Perceptions of musical dimensions in Beethoven's Waldsiein sonata: An application of Tonal Pitch Space theory

Nicholas A. Smith, Lolal Cuddy

Research output: Contribution to journalArticlepeer-review

16 Scopus citations


This study conducted a perceptual analysis of an excerpt from Beethoven's Waldstein piano sonata in four experiments. The experiments were followed by an application of Lerdahl's (2001) Tonal Pitch Space theory, or TPS, to perceptual judgments of musical tension over the course of the excerpt. In the experiments, data were obtained for each of 15 time points corresponding to the 15 successive sonorities in the excerpt. Listeners in the first three experiments were piano students who learned and performed the excerpt before participating in the experimental tasks. In Experiment 1, judgments of phrase structure permitted examination of the perceptual segmentation of the excerpt. In Experiment 2, probe-tone ratings (Krumhansl and Kessler, 1982) were used to derive both a measure of perceived distance traveled in key space as well as a measure of temporal orientation — the degree to which listening at each time point was retrospective or prospective. In Experiment 3, a tension contour over the 15 time points was derived from listeners’ continuous responding to perceived tension throughout the excerpt. In Experiment 4, judgments of consonance/dissonance for each sonority, isolated from context and presented in random order in a randomly selected transposition, were obtained from piano students unfamiliar with the excerpt. Strong correspondences were found between the perceptual measures and related music-theoretic predictors generated from TPS. The tension contour was regressed on TPS predictors. Both sensitivity to hierarchical structure and expectancies arising from voice leading, as well as the overall melodic contour, significantly contributed to the prediction of perceived tension.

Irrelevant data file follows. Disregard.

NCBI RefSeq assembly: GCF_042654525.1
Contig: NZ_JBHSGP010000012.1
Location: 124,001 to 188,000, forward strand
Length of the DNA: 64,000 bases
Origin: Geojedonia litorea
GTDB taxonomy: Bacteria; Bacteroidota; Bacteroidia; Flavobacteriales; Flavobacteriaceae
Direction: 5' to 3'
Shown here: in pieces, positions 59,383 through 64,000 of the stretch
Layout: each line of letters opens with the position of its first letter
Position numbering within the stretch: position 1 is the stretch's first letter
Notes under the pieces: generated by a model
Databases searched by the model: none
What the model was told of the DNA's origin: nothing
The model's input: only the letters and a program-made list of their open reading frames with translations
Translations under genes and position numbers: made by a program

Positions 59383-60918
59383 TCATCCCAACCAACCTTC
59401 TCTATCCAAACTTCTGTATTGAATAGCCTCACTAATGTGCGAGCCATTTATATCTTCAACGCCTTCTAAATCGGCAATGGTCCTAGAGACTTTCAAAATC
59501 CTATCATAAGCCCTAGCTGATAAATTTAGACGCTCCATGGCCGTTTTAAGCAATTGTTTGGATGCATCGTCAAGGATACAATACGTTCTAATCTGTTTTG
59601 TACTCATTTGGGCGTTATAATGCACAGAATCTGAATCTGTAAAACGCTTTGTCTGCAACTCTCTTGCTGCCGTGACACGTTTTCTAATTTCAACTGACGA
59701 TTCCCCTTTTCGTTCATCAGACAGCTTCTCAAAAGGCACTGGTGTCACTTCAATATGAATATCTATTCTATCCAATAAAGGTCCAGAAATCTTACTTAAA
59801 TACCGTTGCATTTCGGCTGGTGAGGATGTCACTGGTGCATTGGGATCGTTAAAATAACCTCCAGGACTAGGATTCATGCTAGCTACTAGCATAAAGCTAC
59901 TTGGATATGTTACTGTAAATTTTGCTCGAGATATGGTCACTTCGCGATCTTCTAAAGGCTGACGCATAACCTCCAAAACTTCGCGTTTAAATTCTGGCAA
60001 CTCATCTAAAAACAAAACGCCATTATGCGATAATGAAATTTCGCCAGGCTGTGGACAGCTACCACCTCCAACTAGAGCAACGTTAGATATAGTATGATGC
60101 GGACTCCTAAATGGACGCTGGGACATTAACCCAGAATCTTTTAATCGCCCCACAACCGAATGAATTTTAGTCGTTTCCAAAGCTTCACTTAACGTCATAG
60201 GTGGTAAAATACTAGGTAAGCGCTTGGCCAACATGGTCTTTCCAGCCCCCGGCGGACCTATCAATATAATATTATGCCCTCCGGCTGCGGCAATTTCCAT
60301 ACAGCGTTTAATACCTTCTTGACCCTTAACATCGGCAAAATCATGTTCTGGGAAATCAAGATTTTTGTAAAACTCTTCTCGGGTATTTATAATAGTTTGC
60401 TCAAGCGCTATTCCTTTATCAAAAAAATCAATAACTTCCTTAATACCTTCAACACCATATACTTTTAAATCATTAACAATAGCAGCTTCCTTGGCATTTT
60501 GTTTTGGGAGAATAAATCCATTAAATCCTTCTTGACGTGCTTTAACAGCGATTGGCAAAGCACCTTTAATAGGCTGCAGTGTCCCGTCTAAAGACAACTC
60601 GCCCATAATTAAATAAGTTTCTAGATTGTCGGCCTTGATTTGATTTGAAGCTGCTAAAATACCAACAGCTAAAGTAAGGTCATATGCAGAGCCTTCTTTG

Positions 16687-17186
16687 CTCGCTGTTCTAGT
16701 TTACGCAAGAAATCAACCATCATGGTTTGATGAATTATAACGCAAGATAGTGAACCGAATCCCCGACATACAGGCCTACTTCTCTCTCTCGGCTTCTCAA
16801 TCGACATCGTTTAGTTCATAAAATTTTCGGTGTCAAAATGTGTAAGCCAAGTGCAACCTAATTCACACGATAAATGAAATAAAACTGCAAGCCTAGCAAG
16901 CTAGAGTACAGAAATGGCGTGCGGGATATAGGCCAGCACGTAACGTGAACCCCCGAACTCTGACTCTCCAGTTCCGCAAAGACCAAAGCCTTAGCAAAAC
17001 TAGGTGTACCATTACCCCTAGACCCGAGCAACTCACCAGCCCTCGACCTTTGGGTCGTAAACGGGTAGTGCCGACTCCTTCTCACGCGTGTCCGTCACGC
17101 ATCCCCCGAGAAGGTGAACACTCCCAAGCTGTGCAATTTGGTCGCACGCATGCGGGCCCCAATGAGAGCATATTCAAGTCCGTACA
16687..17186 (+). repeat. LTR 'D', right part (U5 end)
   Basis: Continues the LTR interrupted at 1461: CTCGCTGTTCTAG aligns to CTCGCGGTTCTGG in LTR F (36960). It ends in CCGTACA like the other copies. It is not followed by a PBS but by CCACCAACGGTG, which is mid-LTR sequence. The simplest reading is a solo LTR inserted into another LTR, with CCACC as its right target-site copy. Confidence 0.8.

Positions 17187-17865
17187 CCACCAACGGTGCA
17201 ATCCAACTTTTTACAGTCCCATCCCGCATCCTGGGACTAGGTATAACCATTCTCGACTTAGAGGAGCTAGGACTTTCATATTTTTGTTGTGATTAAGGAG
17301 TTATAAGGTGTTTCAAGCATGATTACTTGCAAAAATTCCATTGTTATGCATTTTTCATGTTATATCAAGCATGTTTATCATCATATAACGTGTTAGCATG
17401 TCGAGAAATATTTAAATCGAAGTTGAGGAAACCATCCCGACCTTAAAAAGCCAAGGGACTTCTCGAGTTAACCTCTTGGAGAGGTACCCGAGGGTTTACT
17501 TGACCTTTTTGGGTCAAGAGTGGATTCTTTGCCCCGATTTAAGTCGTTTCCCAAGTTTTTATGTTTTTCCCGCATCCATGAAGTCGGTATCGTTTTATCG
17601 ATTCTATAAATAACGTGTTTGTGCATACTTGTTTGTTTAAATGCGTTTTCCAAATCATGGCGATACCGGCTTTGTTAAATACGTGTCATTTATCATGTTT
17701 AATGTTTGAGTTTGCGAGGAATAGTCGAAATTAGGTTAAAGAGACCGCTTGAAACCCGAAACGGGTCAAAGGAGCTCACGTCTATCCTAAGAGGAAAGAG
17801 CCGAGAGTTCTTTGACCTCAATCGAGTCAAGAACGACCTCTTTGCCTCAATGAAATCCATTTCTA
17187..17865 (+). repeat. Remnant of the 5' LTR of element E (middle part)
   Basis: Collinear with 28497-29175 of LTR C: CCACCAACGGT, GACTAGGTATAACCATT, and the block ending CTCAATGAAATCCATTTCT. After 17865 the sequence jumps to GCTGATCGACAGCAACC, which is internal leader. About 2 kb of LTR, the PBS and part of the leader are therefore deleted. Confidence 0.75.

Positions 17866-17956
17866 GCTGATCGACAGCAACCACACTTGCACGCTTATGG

Original languageEnglish (US)
Pages (from-to)7-34
Number of pages28
JournalMusicae Scientiae
Issue number1
StatePublished - Mar 2003
Externally publishedYes

ASJC Scopus subject areas

  • Experimental and Cognitive Psychology
  • Music


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